Homerton Fellows' and Graduates' Research Seminars showcase the latest research by members of the College community. These events normally take place on Tuesday at 1800, so that people may continue on to formal hall if they so wish. Usually the speaker(s) will present for thirty minutes, and thereafter the audience will ask questions.
We welcome contributions from all disciplines studied at Homerton. In the past we have heard presentations on everything from contemporary adolescent literature to self-replication and the origin of life, and everything in between.
Graduate student contributions are particularly welcomed.
All are most welcome to attend the Seminars, whether Fellows, students, alumni, staff or visitors. If you require further information, or have any questions, please contact Dr Hayley J. Hooper.
You can also follow our twitter account @HomResearch for the most up to date information.
You can also download our Termcard for Research.
Refreshments will be provided.
The eighteenth-century French political theorist the Baron de Montesquieu described honour as the ‘principle’—or animating force—of a well-functioning monarchy, which he thought the appropriate regime type for an economically unequal society extended over a broad territory. Existing literature presents this honour in terms of lofty ambition, the desire for preference and distinction, a spring for political agency, or a spur to the most admirable kind of conduct in public life and the performance of great deeds. Perhaps so. But it also seems to involve a great deal of what the contemporary philosopher Aaron James calls ‘being an asshole’, and the paper will explore what happens to Montesquieu’s political theory of monarchy—which may be foundational for understanding modern politics—when we reverse the usual perspective and consider it through the lens of the arsehole aristocracy.
Dr Brooke is a member of POLIS and a University Lecturer. He is a fellow of Homerton College, Cambridge
From a royal charter to develop trade with Africa in 1672 to the 1833 Slavery Abolition Act, Britain was heavily invested in the slave trade. In the same period, British newspapers emerged in print, initially recycling genres and an orientation to speech from long-established oral news-sharing traditions. In topical songs and poems, letters, anecdotes, travel narratives, book reviews, memoirs, parliamentary proceedings, trial reports, play scripts and lectures, direct speech is commonplace and vernacular, and because of British slavery interests, this includes Jamaican Creole speakers and speech. This material is of interest to Historical Sociolinguists concerned with ‘invisible’ languages and language history ‘from below’, but multiple issues of authorship, agency and authenticity make it messy. Building on recent work on the representation of speech in nineteenth century popular culture products, I will explore how interdisciplinary perspectives might help to calibrate the messy data of early newspapers.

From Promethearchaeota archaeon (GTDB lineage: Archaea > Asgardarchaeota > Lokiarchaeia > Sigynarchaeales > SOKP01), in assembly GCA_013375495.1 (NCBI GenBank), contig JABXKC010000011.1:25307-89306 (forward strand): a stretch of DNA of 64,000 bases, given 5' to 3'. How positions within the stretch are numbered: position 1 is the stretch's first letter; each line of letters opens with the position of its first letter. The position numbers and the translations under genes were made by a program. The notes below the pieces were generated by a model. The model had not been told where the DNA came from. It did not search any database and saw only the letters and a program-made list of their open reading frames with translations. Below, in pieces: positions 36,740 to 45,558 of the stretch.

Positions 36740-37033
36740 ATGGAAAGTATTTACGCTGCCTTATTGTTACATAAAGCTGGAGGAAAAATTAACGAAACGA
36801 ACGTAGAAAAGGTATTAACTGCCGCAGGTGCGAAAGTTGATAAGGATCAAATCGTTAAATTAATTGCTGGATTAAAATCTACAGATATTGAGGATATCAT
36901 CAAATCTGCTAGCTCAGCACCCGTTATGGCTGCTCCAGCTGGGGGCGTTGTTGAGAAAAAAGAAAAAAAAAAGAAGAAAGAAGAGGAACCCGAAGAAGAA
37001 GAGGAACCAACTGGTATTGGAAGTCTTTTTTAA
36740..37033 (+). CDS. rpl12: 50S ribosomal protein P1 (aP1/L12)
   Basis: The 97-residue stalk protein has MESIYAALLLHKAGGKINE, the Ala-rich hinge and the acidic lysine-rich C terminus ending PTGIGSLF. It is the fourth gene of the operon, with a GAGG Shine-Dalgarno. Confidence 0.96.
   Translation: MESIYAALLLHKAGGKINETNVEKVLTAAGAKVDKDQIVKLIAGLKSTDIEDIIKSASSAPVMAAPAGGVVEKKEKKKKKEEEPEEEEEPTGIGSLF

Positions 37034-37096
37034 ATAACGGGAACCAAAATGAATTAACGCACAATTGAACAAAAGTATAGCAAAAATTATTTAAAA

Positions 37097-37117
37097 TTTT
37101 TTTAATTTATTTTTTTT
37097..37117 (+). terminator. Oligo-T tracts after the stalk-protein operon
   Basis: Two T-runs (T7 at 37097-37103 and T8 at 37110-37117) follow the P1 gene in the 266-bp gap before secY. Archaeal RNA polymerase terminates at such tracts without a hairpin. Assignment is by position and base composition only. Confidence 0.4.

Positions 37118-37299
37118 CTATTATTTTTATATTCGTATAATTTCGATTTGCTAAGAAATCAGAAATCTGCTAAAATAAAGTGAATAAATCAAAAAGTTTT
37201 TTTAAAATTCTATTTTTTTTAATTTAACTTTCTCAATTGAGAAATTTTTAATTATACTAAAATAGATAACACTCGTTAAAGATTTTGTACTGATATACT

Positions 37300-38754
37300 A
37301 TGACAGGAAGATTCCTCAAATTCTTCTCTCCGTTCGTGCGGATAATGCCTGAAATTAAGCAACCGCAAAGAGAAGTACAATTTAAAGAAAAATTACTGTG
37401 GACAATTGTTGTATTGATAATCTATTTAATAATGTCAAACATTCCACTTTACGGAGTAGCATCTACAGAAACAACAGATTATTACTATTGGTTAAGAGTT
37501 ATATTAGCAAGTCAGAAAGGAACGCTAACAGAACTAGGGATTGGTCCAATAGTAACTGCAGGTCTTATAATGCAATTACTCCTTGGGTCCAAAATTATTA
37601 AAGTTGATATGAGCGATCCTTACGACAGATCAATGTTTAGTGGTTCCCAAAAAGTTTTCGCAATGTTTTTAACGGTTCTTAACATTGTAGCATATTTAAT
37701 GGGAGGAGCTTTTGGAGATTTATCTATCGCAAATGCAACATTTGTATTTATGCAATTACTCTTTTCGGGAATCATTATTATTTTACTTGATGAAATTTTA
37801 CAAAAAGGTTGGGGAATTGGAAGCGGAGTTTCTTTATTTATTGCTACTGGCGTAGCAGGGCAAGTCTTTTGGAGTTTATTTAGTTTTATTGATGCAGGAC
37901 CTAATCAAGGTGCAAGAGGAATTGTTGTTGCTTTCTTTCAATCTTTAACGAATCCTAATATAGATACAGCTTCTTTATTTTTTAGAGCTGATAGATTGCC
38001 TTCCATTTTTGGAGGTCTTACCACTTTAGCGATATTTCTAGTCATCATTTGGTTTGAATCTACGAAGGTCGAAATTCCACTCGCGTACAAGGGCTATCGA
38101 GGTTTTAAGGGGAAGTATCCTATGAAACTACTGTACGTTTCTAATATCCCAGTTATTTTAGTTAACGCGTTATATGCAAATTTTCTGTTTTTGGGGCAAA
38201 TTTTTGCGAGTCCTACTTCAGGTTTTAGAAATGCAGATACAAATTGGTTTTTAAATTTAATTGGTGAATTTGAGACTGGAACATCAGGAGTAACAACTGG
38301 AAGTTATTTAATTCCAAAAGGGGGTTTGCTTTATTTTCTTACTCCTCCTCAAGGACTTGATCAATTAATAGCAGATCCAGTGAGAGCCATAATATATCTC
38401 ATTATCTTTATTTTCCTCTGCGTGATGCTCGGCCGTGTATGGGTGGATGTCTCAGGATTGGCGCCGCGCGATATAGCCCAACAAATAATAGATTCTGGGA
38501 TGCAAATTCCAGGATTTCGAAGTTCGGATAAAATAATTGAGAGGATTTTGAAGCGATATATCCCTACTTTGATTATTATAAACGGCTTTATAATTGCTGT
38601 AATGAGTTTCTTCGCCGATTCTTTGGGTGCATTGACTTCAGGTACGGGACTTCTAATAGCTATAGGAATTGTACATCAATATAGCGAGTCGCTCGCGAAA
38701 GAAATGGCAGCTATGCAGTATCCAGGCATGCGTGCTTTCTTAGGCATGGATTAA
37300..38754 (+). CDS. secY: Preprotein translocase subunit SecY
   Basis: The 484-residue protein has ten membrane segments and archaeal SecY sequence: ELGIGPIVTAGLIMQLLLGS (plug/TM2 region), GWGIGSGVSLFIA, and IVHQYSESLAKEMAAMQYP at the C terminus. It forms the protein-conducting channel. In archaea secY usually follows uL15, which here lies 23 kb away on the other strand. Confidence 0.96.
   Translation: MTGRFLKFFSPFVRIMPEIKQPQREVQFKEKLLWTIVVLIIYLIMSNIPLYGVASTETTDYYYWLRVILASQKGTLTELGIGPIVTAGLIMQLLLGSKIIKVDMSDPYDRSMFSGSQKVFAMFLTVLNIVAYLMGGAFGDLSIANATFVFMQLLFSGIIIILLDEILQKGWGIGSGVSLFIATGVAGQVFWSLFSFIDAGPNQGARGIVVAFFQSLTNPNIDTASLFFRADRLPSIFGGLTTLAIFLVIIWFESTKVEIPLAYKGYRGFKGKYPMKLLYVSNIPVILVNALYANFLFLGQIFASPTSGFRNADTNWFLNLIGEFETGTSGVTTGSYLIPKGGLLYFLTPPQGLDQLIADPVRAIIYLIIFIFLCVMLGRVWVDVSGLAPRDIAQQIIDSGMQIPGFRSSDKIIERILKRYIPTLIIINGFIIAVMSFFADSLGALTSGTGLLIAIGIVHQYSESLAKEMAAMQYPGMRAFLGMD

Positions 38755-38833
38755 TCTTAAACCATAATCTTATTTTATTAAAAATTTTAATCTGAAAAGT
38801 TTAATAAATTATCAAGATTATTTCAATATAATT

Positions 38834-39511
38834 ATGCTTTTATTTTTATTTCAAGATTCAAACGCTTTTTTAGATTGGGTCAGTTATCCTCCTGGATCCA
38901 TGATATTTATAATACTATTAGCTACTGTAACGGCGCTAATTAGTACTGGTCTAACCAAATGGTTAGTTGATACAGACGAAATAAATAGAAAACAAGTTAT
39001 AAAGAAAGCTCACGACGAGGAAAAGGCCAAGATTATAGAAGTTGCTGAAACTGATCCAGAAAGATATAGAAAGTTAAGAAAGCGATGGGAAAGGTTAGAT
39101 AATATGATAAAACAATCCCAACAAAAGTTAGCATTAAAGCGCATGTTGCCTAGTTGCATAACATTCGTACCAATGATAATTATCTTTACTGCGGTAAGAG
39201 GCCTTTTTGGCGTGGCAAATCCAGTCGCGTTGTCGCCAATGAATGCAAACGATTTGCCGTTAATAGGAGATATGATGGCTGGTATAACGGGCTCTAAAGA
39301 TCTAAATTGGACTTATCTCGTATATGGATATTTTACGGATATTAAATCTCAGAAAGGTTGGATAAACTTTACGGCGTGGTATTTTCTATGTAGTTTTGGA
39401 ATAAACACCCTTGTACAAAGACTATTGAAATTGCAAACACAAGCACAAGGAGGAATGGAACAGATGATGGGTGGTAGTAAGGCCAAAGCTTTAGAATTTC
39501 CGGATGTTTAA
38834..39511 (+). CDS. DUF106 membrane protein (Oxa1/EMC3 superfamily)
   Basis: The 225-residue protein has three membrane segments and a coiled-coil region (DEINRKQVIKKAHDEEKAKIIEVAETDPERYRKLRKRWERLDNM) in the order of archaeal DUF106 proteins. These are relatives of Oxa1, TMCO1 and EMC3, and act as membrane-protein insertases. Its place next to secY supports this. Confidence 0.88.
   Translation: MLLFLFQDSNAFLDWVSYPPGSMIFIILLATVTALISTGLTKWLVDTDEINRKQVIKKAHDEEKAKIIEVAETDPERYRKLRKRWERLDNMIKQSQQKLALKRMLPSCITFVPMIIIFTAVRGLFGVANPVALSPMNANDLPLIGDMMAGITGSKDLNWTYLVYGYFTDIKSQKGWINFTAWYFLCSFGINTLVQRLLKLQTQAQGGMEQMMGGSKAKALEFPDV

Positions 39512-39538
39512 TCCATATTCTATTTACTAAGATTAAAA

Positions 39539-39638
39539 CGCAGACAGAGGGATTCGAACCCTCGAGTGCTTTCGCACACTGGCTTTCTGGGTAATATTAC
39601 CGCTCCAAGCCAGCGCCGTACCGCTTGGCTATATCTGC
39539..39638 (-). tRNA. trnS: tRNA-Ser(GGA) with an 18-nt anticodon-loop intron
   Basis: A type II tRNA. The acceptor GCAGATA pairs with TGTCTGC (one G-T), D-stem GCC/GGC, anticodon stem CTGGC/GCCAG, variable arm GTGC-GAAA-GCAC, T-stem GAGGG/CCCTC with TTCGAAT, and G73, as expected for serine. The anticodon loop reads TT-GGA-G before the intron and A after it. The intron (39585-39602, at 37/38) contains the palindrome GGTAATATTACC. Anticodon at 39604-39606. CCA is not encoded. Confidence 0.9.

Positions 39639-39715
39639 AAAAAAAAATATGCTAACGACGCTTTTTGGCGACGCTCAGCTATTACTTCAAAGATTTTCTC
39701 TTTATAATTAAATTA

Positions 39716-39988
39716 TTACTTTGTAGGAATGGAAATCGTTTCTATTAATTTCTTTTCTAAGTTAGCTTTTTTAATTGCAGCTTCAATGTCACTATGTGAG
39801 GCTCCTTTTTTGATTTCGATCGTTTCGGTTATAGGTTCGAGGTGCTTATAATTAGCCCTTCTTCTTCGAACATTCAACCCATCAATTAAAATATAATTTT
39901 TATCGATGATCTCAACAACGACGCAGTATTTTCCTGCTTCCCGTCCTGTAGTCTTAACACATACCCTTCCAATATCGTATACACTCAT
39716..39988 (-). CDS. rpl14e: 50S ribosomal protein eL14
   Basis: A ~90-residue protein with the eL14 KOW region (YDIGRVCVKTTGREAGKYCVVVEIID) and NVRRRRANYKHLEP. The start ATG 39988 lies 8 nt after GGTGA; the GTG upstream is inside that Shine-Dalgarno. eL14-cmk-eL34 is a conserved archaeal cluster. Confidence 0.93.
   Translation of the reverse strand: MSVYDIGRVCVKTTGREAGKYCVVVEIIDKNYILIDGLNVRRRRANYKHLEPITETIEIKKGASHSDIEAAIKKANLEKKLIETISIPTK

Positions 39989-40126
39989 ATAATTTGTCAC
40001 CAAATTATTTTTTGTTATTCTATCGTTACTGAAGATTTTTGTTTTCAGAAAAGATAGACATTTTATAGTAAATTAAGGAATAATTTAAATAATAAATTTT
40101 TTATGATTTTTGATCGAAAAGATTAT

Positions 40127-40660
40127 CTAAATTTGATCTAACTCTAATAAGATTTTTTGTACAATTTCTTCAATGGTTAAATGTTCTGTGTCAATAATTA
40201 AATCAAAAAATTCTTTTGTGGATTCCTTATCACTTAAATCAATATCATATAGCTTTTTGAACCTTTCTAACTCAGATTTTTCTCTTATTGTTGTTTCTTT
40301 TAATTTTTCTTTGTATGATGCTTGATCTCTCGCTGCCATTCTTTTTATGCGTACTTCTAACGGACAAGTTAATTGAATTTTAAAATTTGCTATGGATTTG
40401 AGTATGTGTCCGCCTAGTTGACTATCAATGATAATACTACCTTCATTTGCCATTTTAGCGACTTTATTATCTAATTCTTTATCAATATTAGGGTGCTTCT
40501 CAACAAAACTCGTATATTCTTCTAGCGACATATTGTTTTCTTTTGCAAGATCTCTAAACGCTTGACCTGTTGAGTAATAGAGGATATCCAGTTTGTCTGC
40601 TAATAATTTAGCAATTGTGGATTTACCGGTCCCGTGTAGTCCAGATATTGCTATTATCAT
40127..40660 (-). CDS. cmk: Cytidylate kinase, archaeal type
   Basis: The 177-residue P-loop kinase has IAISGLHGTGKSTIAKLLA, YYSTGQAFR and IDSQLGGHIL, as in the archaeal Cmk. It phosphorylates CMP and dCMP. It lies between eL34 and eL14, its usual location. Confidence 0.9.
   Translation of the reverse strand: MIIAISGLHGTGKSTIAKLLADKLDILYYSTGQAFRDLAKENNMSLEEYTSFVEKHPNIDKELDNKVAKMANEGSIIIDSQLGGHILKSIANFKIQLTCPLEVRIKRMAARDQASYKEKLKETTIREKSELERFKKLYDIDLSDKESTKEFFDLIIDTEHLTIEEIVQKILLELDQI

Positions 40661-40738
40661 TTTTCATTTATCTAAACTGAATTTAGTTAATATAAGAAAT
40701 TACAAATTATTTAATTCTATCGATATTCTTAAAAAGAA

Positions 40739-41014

Julie Blake is a PhD student in Education. Her thesis will examine the nature of the poetry specified for study by some fourteen million people in England since its mandatory inscription in the National Curriculum in 1988. She is interested in digital methods, large archives, and processes of cultural transmission.
Billions of blood cells are produced and destroyed daily. Improper regulation of this system can lead to leukaemia, a type of cancer sustained by transformed blood stem cells that have acquired mutations which permanently disrupt their normal behaviour. This lecture explores the process of tumour evolution from single blood stem cells.
Dr David Kent earned a B.Sc. in Genetics and English Literature at the University of Western Ontario, Canada (1999-2003) and obtained his Ph.D. in Genetics at the University of British Columbia, Canada (2003-2009). His postdoctoral research was at the University of Cambridge where he studied normal and malignant blood stem cell biology. His independent research group studies fate choice in single blood stem cells and how changes in their regulation lead to cancers. David is currently the Stem Cell Institute’s Public Engagement Champion.
Imagine I toss a coin ten times in a row and note the outcomes as H for heads and T for tails. The two sequences:
are equally likely to occur, and yet as humans we would be much more surprised by the second sequence than the first. We might even be somewhat suspicious that the coin was rigged. Our intuition tells us
that the first sequence looks more "random" than the second. It turns out that this intuitive idea that one sequence can be more "random" than another can be made precise, and is really quite useful in many branches of mathematics.
In this talk I will give some examples of how this notion works and what it can be useful for. I will avoid technical details, and you should need essentially no mathematical knowledge in order to understand the talk.
Dr Matthew Tointon is a Junior Research Fellow in Mathematics at Homerton College, Cambridge.